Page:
Saucer Magic

Otto Billig. Flying Saucers: Magic in the Skies: A Psychohistory. Schenkman, 1982.
Discounting any competence to discuss the 5-10% 'unidentifieds', Billig examines the 95% IFOs, asking what psychological and sociological reasons cause people to interpret lights in the sky as alien spaceships. He argues that close encounter cases occur in situations of marginality and sensory deprivation, and draws interesting parallels with hypnogogic states, Australian shamanic encounters as well as with fairy-stories. A detailed examination is made of the Kentucky abduction, illustrating the growing aura of the supernatural surrounding such abductees and how they can easily become contactees, delivering the message of the aliens. This abduction took place near a gate, and Billig points out that "folklore invests road crossings gates and doors with unusual powers, as they symbolise the boundary between everyday life and the foreign world."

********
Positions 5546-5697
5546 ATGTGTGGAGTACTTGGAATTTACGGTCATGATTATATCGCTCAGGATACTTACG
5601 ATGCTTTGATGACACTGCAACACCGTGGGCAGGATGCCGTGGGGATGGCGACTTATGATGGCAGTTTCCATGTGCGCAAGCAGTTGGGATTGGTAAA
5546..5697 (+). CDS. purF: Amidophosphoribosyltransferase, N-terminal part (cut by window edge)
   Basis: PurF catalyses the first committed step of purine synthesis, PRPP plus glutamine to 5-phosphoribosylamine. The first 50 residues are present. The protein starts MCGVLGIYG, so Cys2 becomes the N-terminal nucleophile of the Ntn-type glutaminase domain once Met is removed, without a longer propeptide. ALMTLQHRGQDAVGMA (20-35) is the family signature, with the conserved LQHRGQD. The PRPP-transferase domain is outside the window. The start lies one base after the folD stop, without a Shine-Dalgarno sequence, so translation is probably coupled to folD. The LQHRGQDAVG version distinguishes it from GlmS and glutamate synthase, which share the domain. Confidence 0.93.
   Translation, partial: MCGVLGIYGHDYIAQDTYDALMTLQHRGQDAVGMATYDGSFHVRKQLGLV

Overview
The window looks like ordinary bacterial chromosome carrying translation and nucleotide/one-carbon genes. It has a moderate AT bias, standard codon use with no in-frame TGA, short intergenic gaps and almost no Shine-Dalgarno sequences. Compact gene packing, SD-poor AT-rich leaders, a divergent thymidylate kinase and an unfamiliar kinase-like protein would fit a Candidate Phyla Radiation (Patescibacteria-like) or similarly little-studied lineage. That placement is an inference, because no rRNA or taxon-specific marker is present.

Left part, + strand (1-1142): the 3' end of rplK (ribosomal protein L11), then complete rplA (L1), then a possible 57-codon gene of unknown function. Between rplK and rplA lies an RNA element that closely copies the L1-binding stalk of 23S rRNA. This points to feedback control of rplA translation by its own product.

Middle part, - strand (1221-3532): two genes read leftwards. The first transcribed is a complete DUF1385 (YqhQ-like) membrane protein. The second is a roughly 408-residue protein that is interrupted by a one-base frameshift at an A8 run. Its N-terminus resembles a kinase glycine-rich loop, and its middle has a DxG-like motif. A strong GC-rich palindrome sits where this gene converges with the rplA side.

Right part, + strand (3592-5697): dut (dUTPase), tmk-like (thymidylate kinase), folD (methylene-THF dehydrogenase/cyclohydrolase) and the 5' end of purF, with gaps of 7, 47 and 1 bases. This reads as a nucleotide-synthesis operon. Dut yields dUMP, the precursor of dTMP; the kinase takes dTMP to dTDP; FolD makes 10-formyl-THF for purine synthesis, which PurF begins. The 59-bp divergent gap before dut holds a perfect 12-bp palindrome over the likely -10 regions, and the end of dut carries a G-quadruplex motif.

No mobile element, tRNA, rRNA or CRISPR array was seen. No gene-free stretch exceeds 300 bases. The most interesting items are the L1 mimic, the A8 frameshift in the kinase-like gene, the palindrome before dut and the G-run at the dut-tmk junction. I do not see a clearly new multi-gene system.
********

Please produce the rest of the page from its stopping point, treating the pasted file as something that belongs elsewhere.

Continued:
At a sociological level Billig outlines the history of lights in the sky, and comes to a similar conclusion to me, that stories of UFOs abound at times of vague, poorly defined crisis, but decrease in times of concrete, sharply outlined crisis. Alas, his view of history is frequently cliched, and his knowledge of ufology superficial to put it mildly. UFOs may be percieved as "saviours from the skies" which will rescue us from our desperate selfhood, but equally they are often themselves seen as engines of menace. It is certainly misleading to talk of ufology in terms of cults and to raise the spectre of Jonestown. This is a short book, much of it is padding and unable to sustain a poorly defined argument. Billig does not appear to be aware of how much of his argument is part of the current ufological discourse (though to be fair not in the United States), and many of his points have been made much better by ufologists themselves, including many writers in Magonia. -- Peter Rogerson. Magonia 20, August 1985.

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